Libya says air force strikes 'smuggler hideouts'

Libya says air force strikes 'smuggler hideouts'
Libyan airstrikes targeted suspected smugglers in a western coastal city on Thursday.
2 min read
Libya has witnessed more than a decade of violence since the 2011 conflict [Getty/archive]

Libya's Tripoli-based Government of National Unity announced Thursday its aircraft had carried out strikes against suspected smugglers on the Mediterranean coast west of the capital.

"Our national air force carried out precise and targeted air strikes this morning against hideouts used by gangs of smugglers in fuel, narcotics and humans in the western coastal region," the UN-recognised government's defence ministry said in a statement.

The strikes, carried out by "order of the prime minister" Abdelhamid Dbeibah, "successfully hit their targets," according to the statement released on Facebook.

The ministry's statement did not elaborate on the sites targeted or provide any information about any casualties.

Libyan media reported the strikes targeted the area around Zawiya, a coastal city about 45 kilometres (30 miles) west of the capital.

Zawiya has seen several weeks of clashes between armed groups suspected of involvement in human trafficking and smuggling of fuel and other contraband goods.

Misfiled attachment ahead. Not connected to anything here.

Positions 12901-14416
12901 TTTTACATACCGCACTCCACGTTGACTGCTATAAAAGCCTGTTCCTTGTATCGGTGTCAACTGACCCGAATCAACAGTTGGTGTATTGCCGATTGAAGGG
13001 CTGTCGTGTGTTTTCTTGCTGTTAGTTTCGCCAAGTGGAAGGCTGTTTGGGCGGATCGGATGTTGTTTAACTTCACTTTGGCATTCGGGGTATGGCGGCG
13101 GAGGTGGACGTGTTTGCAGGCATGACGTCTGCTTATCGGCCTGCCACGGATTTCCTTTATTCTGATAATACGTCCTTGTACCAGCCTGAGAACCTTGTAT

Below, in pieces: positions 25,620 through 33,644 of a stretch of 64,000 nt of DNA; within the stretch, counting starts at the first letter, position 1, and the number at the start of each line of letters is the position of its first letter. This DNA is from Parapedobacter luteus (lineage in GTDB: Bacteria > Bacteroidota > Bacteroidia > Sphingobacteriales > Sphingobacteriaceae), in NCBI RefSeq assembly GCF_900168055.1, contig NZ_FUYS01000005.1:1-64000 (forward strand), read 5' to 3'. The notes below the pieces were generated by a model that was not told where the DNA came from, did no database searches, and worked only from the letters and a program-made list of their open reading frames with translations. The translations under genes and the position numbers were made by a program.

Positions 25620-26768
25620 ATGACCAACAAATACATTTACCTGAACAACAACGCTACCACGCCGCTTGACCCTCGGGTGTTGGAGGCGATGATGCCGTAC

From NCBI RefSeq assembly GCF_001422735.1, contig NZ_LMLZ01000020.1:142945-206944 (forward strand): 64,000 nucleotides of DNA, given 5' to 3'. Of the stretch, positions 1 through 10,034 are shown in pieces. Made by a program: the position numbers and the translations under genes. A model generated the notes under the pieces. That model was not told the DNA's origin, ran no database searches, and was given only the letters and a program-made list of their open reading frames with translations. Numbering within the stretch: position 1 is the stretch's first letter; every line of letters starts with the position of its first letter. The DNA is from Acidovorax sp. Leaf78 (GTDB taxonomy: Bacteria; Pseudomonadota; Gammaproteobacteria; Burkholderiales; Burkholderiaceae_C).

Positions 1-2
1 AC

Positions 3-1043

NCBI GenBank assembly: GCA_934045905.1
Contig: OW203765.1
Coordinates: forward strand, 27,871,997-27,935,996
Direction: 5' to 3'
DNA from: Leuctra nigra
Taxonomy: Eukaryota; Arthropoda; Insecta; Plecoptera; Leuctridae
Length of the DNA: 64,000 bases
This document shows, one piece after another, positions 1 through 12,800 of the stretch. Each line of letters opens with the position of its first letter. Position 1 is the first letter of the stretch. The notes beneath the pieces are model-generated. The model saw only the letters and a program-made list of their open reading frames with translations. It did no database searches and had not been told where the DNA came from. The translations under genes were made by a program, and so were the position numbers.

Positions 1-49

Libyan news websites said the strikes were carried out by drones and caused damage in the area of Al-Maya port, east of Zawiya.

More than a decade of violence in Libya since a NATO-backed uprising toppled and killed strongman Muammar Gaddafi in 2011 has seen armed groups fighting for power and influence with impunity.

The North African country, which is awash with weapons, is split between a nominally interim government in Tripoli in the west, and another in the east backed by military strongman Khalifa Haftar.

Armed groups have exploited the chaos to fund their activities through the trafficking of migrants and smuggling of goods.